In New Mexico, alimony is often referred to as spousal support and the two names are often used interchangeably. The purpose of spousal support/alimony is not necessarily to equalize income. Nor is it to punish one or the other spouses as New Mexico is a no-fault divorce state. Instead, it is used to balance income. The New Mexico Courts order alimony to insure that the spouse with less income is able to maintain a lifestyle commensurate to that before the divorce.
Spousal support/alimony is not mandatory in New Mexico, but judges will often follow the Alimony Guidelines developed by the Second Judicial District Court in Albuquerque. Most New Mexico Courts will at least consult the Alimony Guidelines in the determination of spousal support. As such, the Alimony Guidelines will provide a pretty good idea of whether your case will warrant alimony from either party.
While there are several elements the Court considers when deciding whether or not to order spousal support/alimony, the threshold determination is the length of spouses‘ marriage. The Court will generally not order spousal support/alimony in cases where the parties getting divorced have been married for less than ten years, absent exceptional circumstances.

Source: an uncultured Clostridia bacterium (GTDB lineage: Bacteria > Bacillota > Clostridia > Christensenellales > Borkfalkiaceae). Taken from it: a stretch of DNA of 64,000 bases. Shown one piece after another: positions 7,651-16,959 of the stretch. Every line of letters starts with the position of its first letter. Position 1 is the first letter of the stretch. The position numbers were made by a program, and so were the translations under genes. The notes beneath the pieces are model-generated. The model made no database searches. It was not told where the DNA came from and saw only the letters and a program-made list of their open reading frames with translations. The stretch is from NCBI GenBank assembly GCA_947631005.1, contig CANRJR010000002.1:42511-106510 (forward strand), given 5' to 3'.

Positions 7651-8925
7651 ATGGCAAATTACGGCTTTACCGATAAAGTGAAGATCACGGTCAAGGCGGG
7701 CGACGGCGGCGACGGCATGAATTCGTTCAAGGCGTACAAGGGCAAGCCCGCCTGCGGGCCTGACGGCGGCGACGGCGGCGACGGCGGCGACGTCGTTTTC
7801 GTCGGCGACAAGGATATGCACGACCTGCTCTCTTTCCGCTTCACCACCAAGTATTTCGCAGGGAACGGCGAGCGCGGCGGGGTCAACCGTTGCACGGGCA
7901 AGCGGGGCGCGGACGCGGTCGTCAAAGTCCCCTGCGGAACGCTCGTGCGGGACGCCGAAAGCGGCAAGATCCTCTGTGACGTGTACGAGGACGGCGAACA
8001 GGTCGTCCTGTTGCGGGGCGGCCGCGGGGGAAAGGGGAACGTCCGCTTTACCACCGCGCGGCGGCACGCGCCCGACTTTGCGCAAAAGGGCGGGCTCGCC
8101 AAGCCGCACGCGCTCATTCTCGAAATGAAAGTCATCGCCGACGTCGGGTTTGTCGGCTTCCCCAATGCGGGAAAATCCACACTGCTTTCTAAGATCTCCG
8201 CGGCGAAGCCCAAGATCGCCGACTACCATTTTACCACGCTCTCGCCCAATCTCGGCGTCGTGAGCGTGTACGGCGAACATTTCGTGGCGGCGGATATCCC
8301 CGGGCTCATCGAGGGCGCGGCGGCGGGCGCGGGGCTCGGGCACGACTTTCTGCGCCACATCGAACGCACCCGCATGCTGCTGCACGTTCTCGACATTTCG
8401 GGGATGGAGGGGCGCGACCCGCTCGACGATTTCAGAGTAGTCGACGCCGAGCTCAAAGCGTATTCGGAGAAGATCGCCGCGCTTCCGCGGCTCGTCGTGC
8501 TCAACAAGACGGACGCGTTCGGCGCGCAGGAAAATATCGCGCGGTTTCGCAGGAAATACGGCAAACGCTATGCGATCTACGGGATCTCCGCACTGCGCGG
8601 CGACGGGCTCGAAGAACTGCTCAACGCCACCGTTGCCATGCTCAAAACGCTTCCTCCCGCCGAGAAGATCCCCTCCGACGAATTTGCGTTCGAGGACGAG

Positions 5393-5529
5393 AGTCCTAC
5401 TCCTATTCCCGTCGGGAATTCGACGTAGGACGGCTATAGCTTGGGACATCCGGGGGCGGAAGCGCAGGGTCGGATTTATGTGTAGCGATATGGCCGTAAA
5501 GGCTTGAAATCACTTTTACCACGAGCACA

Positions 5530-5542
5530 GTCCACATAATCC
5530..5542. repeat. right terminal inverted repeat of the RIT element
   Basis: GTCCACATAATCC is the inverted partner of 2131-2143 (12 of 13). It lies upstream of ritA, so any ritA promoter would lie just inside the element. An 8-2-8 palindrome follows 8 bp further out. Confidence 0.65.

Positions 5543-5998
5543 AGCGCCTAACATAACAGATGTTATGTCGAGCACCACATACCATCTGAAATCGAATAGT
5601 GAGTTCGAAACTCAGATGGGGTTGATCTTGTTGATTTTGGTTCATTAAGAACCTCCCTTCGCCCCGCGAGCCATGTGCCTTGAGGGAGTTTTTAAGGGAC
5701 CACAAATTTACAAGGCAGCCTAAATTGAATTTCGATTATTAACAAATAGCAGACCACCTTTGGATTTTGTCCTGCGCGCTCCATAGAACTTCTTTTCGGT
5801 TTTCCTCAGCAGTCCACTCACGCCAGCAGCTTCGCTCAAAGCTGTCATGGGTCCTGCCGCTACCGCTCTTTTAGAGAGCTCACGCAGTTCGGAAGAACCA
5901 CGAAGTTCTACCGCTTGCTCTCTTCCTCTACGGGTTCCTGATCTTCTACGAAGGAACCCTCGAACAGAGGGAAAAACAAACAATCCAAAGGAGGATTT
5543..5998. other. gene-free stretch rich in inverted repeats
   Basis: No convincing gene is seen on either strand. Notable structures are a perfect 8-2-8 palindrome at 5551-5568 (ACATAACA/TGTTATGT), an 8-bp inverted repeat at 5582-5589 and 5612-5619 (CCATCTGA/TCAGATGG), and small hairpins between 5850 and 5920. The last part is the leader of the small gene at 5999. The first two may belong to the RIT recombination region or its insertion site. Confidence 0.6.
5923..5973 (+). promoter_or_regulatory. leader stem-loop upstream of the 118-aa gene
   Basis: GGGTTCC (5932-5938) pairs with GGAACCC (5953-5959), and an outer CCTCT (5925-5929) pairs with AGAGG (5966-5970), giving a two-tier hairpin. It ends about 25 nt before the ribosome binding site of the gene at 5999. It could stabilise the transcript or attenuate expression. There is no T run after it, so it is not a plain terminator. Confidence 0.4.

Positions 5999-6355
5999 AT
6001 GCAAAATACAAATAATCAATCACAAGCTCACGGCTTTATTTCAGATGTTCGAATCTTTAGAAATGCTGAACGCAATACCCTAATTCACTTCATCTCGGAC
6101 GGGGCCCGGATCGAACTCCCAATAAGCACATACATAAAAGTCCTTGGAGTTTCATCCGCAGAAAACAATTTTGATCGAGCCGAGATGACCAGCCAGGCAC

If the Court determines that the length of marriage warrants further review of a party‘s claim for spousal support/alimony, the Court will consider other factors such as: the current income of the parties; the income earning potential of each of the parties; and the age, health, and medical needs of the parties. Though length of marriage and the income of the parties are the dominant factors, there are numerous other factors that the New Mexico Courts will consider as set forth in the Alimony Statute, NMSA 40-4-7(E).
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